Publisher: Zenith Publishing (an imprint of GenZ Publishing)
Page Length: 486 Pages
Genre: Historical Fiction
Love. Politics. War.
Amidst mounting tensions between the British crown and the American colonists of Boston, Annalisa Howlett struggles with her identity and purpose as a woman. Rather than concern herself with proper womanly duties, like learning to dance a minuet or chasing after the eligible and charming Jack Perkins, Annalisa prefers the company of her brother, George, and her beloved musket, Bixby. She intends to join the rebellion, but as complications in her personal life intensify, and the colonies inch closer to war with England, everything Annalisa thought about her world and womanhood are transformed forever.
Join Annalisa on her journey to discover what it truly means to be a woman in the 18th century, all set against the backdrop of some of the most pivotal moments in American history.
Annalisa held Bixby to her shoulder, closed one eye, and pulled the trigger.
The maple shook, and splinters flew from the trunk. Gunpowder stung her nose as she trudged toward the tree, retrieved her musket round, and loaded the firelock again. This time, she aimed at a more distant ash.
The ash shook, but no woody shards flew about. She rushed to the tree and saw the ball lodged into the trunk.
“That was at least sixty yards.”
Satisfied, Annalisa pried the round from the tree, stuck it into her linen coat pocket, and slung Bixby over her shoulder. Burrs buried into her petticoats and dress. She tried brushing them away, but far too many told of where she’d been.
Mamma will chide me. I’ll have to start wearing William’s old breeches when I practice in the clearing.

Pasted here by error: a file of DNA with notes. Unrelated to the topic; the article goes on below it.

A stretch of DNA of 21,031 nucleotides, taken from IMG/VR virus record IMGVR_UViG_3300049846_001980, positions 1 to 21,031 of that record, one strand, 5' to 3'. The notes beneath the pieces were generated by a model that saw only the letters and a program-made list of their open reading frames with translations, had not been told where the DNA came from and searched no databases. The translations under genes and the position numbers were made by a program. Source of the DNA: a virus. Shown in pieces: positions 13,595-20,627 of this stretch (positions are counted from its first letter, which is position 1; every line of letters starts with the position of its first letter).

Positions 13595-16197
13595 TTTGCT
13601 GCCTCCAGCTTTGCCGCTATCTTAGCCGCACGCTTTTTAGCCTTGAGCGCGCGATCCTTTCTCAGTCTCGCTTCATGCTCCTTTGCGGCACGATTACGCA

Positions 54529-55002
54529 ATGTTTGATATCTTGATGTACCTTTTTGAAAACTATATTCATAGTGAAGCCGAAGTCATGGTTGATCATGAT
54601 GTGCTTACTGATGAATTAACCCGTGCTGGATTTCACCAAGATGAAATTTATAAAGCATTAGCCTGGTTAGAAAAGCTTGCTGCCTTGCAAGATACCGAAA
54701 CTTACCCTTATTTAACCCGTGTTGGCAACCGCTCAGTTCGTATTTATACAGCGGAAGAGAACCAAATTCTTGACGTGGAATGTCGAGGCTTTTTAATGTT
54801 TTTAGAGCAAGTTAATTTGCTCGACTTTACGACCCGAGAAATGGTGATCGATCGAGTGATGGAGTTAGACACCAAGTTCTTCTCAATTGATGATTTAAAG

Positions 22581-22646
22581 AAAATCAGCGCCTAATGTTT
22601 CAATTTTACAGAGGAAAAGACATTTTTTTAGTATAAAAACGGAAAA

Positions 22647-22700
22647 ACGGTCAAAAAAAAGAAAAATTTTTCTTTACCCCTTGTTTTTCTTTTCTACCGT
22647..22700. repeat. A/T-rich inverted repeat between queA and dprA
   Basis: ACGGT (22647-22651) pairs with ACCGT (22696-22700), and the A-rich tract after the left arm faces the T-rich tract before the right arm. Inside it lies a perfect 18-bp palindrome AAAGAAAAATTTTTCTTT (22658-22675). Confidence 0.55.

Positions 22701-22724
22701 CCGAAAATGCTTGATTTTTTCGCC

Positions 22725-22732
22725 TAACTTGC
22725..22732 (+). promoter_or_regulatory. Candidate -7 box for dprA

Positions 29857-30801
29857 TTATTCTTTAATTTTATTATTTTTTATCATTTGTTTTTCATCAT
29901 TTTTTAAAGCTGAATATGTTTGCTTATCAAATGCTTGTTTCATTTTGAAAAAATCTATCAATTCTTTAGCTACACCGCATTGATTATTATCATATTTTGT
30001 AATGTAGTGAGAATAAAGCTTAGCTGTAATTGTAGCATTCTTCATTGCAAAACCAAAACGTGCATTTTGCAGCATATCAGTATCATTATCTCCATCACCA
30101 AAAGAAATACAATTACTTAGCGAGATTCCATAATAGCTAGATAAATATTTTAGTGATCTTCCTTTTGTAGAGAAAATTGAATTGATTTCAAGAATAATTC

Annalisa walked toward the path where field met woods, and looked out over her family’s farm in the distance below. Honeysuckle perfumed the air, a distraction from the lingering traces of gunpowder. She would take the longer, less steep trail home. She slipped from George’s old coat, stuffed it into her haversack, and stepped onto the path. As she walked, chickadees sang in the trees overhead, and a gentle breeze rustled the leaves.
She stopped and turned.
Jack Perkins, finely dressed in cobalt silk and with cane in hand, navigated the woods beyond the path. There was no way for her to hide the firelock and cartridge box she carried. She lowered her head and glided along the trail.
“Miss Annalisa.” Jack stumbled over a twisted root. “Miss Annalisa, please wait. I seem to have lost my way to your house.”
At his urgency, she hesitated and studied his attractive figure as he tumbled over a large branch. To hide her chuckle, she bit her lip. She’d almost forgotten his insulting words at Twelfth Night.
When he made it to the path, Jack gave a good-humored laugh as his fingers flew to pick the burrs on his stockings. “I’m clearly unprepared for such an adventure. This is quite the hill!”
“I take it you’re adjusting well to life in the country, sir.” She bobbed a curtsy.
His eyes lit up at her banter. “Quite.”
She started. When last they’d spoken, he’d lectured her. Has he forgotten the encounter?
Though, being alone with him in the middle of the woods tickled her stomach. The ladies would be jealous if they knew. Nay, incredulous. But I won’t be so eager to forgive him like that awful Hannah French would.
“I should return. ’Tis hardly proper for me to be in your presence without a chaperone.”
“And do the rules of Society apply to these woods?” Jack arched a brow and leaned on his cane. His gaze fell on Bixby. “Pray tell, have you plans to hunt with us, Miss Annalisa?”
“Of course not.” Heat rose up her back. “And my uses of Bixby are of no concern of yours, sir.” She curtsied. “Good-day.”
“Miss Annalisa, wait.” He rushed after her, his gaze apologetic beneath his beaver-felt cocked hat. “I meant no offense. Please, allow me to accompany you. I can hardly call myself a gentleman if I let you continue alone.”
“Then you consider yourself a gentleman?”
Jack’s brows furrowed. “Miss, have I offended you in some way?”
“‘One must learn to practice and exercise restraint, and behave with reason.’ You could not have reproached me in a worse way.” She curtsied again. “By your leave, sir.”